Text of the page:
green color and
moderate-growth. Use calcium nitrate or ammonium sulfate at rate of 0.25 lb to
100 sq ft (100
3. Maintain uniform soil moisture. Apply water to wet all soil in root zone
every 7 to 10 days.
About 24 hours after watering, dig a small hole with a trowel to a depth of 1
foot to be certain
water has penetrated to that level.
4. If symptoms of blossom end rot are detected, spray the leaves and fruit
with calcium chloride at
the rate of 2 Tbs in 1 gal water (4 lb in 200 gal water/A). Apply two or more
sprays at 1-week
intervals. The spray may cause some injury to the margins of the leaves.
Gray-Wall or Blotchy Ripening
This disorder appears as gray or brown blotchy areas in the fruit wall
tissue, beginning when the
fruit is green. It can occur on more than half of the fruit of a particular
field. Cross-sections of
fruit show blackened tissue. This causes the external fruit color to look
somewhat gray. When the
fruit ripens, the area remains firm and turns from green to yellow, rather
than red. Fruit thus
ripens unevenly. The affected area appears woody when cut. White wall tissue
considered to be an early stage of gray wall, but may also be related to other
"internal white tissue" section below). A definite cause for gray wall has
not been defined but a
number of factors play a role in predisposing fruit to gray wall, these are
listed in their considered
lessening degree of importance:
1. Low light or prolonged cloudy periods.
2. Excess nitrogen causing excessive plant vigor.
3. High soil moisture from excess rain or irrigation.
4. Potassium deficiency.
5. Soil compaction.
6. Temperature fluctuations, particularly unusually cool nights and
Tobacco mosaic virus is also reported to be involved in gray wall. In
those cases the disorder is
also called internal browning. That tobacco mosaic virus is involved in a
disorder called internal
browning is not in dispute. What is in dispute is whether the two disorders
are the same or separate. In a few other cases certain bacteria and fungi are thought to also
be implicated. Another confusion is that gray wall is also sometimes called blotchy ripening!
Information from Florida indicates that the varieties Merced and
Floridade may have tolerance to the conditions that predispose tomatoes to gray wall
Internal white tissue
The expression of white tissue varies widely, and is considered dependent on
environmental conditions. It is sometimes attributed to gray wall. Potassium
deficiency and high
temperatures are believed to aggravate the problem.
Solar yellowing (also called yellow shoulder, yellow top and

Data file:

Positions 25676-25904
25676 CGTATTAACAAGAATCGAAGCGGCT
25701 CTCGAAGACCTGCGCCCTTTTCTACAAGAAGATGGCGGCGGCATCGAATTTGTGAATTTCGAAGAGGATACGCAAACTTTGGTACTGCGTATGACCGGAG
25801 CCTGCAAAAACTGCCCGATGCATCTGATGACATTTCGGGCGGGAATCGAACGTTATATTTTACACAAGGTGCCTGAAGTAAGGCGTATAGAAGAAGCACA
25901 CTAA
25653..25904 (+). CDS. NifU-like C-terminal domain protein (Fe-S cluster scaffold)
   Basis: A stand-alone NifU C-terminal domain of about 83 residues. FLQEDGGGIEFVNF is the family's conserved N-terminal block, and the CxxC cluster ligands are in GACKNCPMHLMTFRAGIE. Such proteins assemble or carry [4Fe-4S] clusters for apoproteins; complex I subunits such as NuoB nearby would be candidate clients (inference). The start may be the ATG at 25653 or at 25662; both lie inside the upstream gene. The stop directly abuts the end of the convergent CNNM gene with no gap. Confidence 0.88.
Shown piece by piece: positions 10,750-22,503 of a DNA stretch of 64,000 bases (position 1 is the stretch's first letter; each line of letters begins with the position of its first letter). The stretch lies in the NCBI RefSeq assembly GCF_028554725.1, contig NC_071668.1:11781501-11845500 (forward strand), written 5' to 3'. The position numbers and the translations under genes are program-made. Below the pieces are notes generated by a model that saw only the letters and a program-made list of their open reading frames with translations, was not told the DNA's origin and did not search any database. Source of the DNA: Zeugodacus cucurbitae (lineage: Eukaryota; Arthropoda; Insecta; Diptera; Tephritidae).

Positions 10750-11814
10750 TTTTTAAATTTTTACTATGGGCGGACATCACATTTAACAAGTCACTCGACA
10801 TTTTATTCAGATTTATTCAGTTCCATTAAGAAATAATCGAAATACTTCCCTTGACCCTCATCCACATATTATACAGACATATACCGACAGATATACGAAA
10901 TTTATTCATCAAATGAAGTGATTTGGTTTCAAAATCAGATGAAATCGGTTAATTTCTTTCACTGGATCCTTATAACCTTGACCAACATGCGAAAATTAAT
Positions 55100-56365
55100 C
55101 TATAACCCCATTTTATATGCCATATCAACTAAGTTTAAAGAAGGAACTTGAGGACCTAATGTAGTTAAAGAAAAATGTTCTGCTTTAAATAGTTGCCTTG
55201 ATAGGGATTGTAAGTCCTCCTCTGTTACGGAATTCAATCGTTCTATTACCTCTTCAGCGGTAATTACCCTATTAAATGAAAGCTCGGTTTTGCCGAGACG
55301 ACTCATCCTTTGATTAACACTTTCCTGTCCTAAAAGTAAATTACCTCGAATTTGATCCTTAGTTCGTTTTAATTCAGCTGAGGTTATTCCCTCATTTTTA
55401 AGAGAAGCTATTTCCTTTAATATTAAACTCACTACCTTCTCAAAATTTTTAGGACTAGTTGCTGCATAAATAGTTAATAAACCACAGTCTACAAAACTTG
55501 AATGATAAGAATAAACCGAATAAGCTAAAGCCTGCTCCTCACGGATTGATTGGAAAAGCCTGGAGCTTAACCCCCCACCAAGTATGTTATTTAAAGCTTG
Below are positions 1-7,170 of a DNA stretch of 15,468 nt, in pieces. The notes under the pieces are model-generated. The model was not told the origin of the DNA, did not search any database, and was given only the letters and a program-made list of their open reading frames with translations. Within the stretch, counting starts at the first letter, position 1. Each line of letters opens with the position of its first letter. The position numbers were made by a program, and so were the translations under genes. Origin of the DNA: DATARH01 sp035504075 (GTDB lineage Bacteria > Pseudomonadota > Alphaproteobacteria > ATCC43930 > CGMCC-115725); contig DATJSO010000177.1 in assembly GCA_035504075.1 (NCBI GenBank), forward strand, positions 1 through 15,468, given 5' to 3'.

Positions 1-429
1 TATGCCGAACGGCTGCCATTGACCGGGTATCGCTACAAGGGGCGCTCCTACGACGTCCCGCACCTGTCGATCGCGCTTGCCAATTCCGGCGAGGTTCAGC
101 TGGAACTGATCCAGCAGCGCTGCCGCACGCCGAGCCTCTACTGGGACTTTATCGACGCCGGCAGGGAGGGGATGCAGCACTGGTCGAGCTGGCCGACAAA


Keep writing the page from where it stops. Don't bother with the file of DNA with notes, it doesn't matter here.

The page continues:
persistent green shoulder)
This problem occurs most commonly on fruit ripening in late May and June
when days are
longest, sunlight is most intense, and temperatures exceed 85 F. Under such
(the red pigment in tomato) fails to develop normally in some varieties,
leaving only the carotene
(yellow) pigment to show at the shoulder or, with green-shoulder type
tomatoes, where the dark
green portion was. Even with temperatures under 85 F the surface temperature
of exposed fruit,
especially those with dark green shoulders can become high enough to inhibit
normal red color
development. In other parts of the day or night, when temperatures do not
exceed 85 F some red
color may develop, resulting in an orange rather than a yellow abnormality. To
problem, choose uniform-ripening varieties and protect fruit surfaces from
radiation by choosing varieties having good fruit cover or, by the use of
wash applied when fruit are at the mature-green stage. The white wash will
have to be removed
before the fruit is marketed.
Mature green and tomatoes just turning red are most susceptible. Fruit
develops white necrotic
tissue surrounded by a yellow halo. The area may be sunken and wrinkled.
Damage is confined
mainly to the upper portion of the fruit, and is seen where fruit that has
been covered by leaves is
suddenly exposed to light. The area can later be covered by a black fungus
when the rest of the
fruit turns red.
Roughness and scars
Varieties differ in susceptibility. associated with large fruit.
Particularly severe when young
plants are exposed to cool temperatures, and night temperatures below 50 F
when flower clusters
Varieties differ in susceptibility. Promoted by fluctuations in soil
moisture and temperature.
Often seen when varieties developed for hot, arid climates are subjected to
humid, wet conditions.
Cracks may be radial or concentric.